Blockchain Technology on Money Market Testedby Company Announcement February 25, 2019
For the first time, Continental, Commerzbank and Siemens have carried out a test transaction as part of a pilot project to process a money market security between the companies using blockchain technology.
The transaction took place in January. It had a volume of €100,000 and a term of three days. Continental was the issuer of the money market security, which was in the form of a euro-denominated electronic commercial paper according to legal requirements stipulated in the Luxembourg law.
Commerzbank provided the Corda-based blockchain platform through its research and development unit, Main Incubator, and acted as a service partner. Siemens subscribed to the money market security as an investor. Corporate law firm GSK Stockmann provided legal advice on the transaction.
The main motivating factor for Continental and Siemens to carry out this project was to experiment with blockchain technology in practice with a view to using it in the medium to long term for regular financial transactions as well. In this pilot project, the transaction was initiated and settled directly between the two companies. A regular securities transaction between two companies was used as a starting point.
The companies not only generated the money market security, but also processed the trade (including payment processing) in a legally binding manner using blockchain. The documents and funds were exchanged in a matter of minutes rather than days using this process. Unlike with conventional transactions, Commerzbank was no longer acting as a broker between contracting parties for this particular transaction, but as a platform operator and service partner. It provided the platform and all the technical requirements for blockchain trading, the legal structure and the digital money for direct trading of the money market security (based on e-money as financial collateral, “cash on ledger”).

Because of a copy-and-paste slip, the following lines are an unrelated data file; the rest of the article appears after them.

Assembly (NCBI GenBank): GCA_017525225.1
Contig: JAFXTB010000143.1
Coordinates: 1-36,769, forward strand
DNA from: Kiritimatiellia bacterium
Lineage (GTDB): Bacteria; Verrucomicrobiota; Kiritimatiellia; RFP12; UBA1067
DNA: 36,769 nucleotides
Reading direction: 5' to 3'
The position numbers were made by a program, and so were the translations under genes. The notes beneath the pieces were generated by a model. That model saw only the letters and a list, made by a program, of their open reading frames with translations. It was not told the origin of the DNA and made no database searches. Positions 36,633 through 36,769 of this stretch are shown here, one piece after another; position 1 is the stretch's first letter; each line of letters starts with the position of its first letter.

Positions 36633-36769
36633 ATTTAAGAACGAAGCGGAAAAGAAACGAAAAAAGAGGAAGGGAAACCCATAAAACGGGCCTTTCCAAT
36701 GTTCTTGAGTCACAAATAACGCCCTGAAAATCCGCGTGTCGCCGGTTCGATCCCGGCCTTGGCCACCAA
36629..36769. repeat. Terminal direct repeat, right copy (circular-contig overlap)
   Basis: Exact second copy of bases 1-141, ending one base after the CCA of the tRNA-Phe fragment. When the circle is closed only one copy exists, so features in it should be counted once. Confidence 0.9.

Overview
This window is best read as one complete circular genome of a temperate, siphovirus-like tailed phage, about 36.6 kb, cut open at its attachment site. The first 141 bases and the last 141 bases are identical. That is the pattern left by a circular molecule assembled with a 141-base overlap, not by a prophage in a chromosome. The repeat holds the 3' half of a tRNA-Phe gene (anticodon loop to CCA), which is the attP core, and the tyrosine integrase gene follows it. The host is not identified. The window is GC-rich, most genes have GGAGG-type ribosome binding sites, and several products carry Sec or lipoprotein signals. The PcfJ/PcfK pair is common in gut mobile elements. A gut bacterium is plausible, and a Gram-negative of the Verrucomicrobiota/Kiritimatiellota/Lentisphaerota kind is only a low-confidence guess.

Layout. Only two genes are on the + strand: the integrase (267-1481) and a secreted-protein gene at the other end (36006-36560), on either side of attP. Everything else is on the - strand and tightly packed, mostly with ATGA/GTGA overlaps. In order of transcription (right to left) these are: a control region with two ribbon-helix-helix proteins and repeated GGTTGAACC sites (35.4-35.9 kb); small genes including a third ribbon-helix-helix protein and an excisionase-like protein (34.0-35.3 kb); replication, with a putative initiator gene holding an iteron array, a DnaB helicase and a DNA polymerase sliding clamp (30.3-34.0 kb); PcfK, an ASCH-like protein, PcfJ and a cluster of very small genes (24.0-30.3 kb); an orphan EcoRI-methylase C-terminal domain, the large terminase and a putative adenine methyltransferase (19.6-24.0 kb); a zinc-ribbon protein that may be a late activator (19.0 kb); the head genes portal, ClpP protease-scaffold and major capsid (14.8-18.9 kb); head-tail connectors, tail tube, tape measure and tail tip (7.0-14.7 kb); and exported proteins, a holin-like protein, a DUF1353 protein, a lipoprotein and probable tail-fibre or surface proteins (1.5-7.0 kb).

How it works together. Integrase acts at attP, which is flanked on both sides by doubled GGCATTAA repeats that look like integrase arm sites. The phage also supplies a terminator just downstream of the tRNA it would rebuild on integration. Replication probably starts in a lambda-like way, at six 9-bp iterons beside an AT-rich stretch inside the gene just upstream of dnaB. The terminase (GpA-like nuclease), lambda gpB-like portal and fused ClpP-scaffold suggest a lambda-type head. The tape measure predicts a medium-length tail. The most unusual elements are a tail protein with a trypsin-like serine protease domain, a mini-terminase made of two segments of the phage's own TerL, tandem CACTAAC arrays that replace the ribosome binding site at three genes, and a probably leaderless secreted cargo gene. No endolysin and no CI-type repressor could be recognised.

Stefan Scholz, head of Finance & Treasury at Continental, was pleased with the successful outcome of the project, and commented,
“Blockchain made the process even quicker and more effective. Working with our project partners, Siemens and Commerzbank, we tested the feasibility of using blockchain in the Finance department and it proved to be a success. I’m proud of this pioneering achievement. We gained some new experience across various areas of our companies in both a technical and legal respect and also in terms of interlinking between the specialist departments.”
Direct contact (including with investors in short-term bonds), considerable flexibility and efficiency combined with increased security, as well as enhanced transparency, are some of the advantages that Continental sees in using blockchain technology in the Finance department.
“While markets and technologies are constantly changing, established relationships with customers remain an important asset. We are pleased to be assisting our customers with the process of digital transformation through transactions like these. Blockchain technology has tremendous potential in making capital market transactions quicker, more straightforward and more efficient for our customers,”